author = "Ying Wang and Gro Amdam and Olav Rueppell and Wallrichs, {Megan A.} and Fondrk, {M. Kim} and Osman Kaftanoglu and Robert Page",
year = "2009",
month = "4",
day = "2",
doi = "10.1371/journal.pone.0004899",
language = "English (US)",
volume = "4",
journal = "PLoS One",
issn = "1932-6203",
publisher = "Public Library of Science",
number = "4",

}

TY - JOUR

T1 - PDK1 and HR46 gene homologs tie social behavior to ovary signals

AU - Wang, Ying

AU - Amdam, Gro

AU - Rueppell, Olav

AU - Wallrichs, Megan A.

AU - Fondrk, M. Kim

AU - Kaftanoglu, Osman

AU - Page, Robert

PY - 2009/4/2

Y1 - 2009/4/2

N2 - The genetic basis of division of labor in social insects is a central question in evolutionary and behavioral biology. The honey bee is a model for studying evolutionary behavioral genetics because of its well characterized age-correlated division of labor. After an initial period of within-nest tasks, 2-3 week-old worker bees begin foraging outside the nest. Individuals often specialize by biasing their foraging efforts toward collecting pollen or nectar. Efforts to explain the origins of foraging specialization suggest that division of labor between nectar and pollen foraging specialists is influenced by genes with effects on reproductive physiology. Quantitative trait loci (QTL) mapping of foraging behavior also reveals candidate genes for reproductive traits. Here, we address the linkage of reproductive anatomy to behavior, using backcross QTL analysis, behavioral and anatomical phenotyping, candidate gene expression studies, and backcross confirmation of gene-to-anatomical trait associations. Our data show for the first time that the activity of two positional candidate genes for behavior, PDK1 and HR46, have direct genetic relationships to ovary size, a central reproductive trait that correlates with the nectar and pollen foraging bias of workers. These findings implicate two genes that were not known previously to influence complex social behavior. Also, they outline how selection may have acted on gene networks that affect reproductive resource allocation and behavior to facilitate the evolution of social foraging in honey bees.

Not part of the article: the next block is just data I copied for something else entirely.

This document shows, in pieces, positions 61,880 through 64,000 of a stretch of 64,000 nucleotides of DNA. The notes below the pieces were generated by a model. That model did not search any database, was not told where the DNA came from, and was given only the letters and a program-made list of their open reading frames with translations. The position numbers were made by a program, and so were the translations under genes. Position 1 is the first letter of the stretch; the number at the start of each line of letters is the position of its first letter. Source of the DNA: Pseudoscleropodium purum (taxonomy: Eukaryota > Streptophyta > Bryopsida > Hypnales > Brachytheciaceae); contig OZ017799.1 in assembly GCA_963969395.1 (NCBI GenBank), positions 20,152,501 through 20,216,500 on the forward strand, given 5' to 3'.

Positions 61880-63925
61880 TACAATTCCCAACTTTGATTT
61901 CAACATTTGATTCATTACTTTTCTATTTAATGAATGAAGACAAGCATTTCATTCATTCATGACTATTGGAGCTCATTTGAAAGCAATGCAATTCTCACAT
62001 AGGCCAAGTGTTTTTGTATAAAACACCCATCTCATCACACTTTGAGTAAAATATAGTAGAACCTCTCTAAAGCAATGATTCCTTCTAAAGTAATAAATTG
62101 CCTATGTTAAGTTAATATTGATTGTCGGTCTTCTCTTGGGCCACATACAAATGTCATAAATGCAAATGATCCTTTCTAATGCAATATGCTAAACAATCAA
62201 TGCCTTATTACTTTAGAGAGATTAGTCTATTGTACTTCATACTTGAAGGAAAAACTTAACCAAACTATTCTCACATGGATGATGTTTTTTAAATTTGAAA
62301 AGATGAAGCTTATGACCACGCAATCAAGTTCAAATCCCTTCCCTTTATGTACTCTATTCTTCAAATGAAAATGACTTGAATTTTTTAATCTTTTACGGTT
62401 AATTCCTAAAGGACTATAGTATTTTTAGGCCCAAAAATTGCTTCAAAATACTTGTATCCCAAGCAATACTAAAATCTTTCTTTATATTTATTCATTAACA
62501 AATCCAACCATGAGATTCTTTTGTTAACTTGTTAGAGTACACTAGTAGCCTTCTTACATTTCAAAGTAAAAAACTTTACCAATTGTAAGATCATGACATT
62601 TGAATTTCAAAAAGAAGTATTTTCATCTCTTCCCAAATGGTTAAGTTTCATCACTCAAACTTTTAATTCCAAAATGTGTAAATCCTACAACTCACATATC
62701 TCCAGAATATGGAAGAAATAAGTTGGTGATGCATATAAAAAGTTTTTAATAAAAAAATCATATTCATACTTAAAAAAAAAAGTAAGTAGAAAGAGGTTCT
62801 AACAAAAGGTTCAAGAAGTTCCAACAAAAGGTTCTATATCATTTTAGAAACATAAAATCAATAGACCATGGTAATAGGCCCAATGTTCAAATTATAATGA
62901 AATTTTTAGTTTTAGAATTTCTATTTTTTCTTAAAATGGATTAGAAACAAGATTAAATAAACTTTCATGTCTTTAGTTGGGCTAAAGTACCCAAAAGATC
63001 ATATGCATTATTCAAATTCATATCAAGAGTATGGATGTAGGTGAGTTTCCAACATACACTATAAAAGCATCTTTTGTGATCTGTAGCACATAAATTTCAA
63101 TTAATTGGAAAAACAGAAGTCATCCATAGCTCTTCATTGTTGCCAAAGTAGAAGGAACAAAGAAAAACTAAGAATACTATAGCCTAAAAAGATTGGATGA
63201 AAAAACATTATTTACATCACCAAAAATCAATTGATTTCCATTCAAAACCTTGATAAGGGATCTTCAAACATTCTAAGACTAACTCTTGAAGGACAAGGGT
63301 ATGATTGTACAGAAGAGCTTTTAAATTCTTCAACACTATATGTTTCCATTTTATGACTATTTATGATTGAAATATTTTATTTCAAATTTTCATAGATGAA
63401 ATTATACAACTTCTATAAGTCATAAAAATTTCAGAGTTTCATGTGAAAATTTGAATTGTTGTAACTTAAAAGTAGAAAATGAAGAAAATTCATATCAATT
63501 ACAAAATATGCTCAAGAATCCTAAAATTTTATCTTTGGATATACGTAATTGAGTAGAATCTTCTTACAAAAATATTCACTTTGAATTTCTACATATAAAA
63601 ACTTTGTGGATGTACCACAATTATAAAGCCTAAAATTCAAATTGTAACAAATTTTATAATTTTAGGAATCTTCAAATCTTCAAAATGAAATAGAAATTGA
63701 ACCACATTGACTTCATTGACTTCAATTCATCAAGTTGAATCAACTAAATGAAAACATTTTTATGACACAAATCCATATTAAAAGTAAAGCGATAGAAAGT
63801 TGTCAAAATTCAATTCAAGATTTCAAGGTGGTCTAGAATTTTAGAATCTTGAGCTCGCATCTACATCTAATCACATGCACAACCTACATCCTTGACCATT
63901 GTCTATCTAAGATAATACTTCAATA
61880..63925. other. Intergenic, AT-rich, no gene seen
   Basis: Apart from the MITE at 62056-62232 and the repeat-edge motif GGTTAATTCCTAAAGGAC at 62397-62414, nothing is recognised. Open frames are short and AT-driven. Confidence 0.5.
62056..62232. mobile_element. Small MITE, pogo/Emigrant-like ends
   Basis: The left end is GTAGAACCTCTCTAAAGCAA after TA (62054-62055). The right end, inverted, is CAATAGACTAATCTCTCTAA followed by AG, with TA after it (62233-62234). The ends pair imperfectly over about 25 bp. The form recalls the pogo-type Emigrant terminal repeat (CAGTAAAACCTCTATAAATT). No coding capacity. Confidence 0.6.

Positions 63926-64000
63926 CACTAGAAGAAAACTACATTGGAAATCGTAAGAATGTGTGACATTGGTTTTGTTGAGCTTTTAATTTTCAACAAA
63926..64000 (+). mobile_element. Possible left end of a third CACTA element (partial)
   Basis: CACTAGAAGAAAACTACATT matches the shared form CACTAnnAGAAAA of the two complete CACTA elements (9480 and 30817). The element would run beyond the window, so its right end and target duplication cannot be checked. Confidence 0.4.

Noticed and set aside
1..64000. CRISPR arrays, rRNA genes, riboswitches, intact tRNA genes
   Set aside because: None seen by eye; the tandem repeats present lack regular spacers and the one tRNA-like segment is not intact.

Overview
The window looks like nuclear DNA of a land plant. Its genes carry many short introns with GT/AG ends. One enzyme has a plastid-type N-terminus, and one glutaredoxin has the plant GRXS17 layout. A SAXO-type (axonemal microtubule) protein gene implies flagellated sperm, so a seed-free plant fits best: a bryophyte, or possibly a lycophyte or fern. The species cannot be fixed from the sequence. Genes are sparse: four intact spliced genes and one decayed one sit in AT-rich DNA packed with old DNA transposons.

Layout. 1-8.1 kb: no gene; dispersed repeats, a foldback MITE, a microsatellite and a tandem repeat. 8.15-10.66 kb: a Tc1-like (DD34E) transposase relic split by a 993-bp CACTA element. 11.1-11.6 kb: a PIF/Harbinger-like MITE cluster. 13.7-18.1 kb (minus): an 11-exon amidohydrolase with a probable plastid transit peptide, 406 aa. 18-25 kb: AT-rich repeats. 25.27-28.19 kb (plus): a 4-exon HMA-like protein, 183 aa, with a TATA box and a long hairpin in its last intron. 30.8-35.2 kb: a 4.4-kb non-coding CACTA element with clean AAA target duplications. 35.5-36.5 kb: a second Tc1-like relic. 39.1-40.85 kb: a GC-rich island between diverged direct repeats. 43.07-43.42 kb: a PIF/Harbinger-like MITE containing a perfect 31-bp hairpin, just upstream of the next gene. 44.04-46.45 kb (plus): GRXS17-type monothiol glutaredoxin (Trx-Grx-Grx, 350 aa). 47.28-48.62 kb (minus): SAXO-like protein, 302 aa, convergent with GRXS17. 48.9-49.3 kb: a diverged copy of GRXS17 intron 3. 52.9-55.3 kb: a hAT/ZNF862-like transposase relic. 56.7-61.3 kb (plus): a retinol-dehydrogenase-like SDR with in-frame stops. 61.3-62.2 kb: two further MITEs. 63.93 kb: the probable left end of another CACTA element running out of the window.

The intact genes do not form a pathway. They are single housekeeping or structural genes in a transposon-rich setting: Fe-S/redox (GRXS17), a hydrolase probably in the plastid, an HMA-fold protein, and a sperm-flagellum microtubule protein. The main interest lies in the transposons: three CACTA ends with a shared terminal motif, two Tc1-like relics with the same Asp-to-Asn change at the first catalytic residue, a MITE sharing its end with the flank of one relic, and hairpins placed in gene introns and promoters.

AB - The genetic basis of division of labor in social insects is a central question in evolutionary and behavioral biology. The honey bee is a model for studying evolutionary behavioral genetics because of its well characterized age-correlated division of labor. After an initial period of within-nest tasks, 2-3 week-old worker bees begin foraging outside the nest. Individuals often specialize by biasing their foraging efforts toward collecting pollen or nectar. Efforts to explain the origins of foraging specialization suggest that division of labor between nectar and pollen foraging specialists is influenced by genes with effects on reproductive physiology. Quantitative trait loci (QTL) mapping of foraging behavior also reveals candidate genes for reproductive traits. Here, we address the linkage of reproductive anatomy to behavior, using backcross QTL analysis, behavioral and anatomical phenotyping, candidate gene expression studies, and backcross confirmation of gene-to-anatomical trait associations. Our data show for the first time that the activity of two positional candidate genes for behavior, PDK1 and HR46, have direct genetic relationships to ovary size, a central reproductive trait that correlates with the nectar and pollen foraging bias of workers. These findings implicate two genes that were not known previously to influence complex social behavior. Also, they outline how selection may have acted on gene networks that affect reproductive resource allocation and behavior to facilitate the evolution of social foraging in honey bees.

UR - http://www.scopus.com/inward/record.url?scp=64549115923&partnerID=8YFLogxK

UR - http://www.scopus.com/inward/citedby.url?scp=64549115923&partnerID=8YFLogxK

U2 - 10.1371/journal.pone.0004899

DO - 10.1371/journal.pone.0004899

M3 - Article

C2 - 19340296

AN - SCOPUS:64549115923

VL - 4

JO - PLoS One

JF - PLoS One

SN - 1932-6203

IS - 4

M1 - e4899

ER -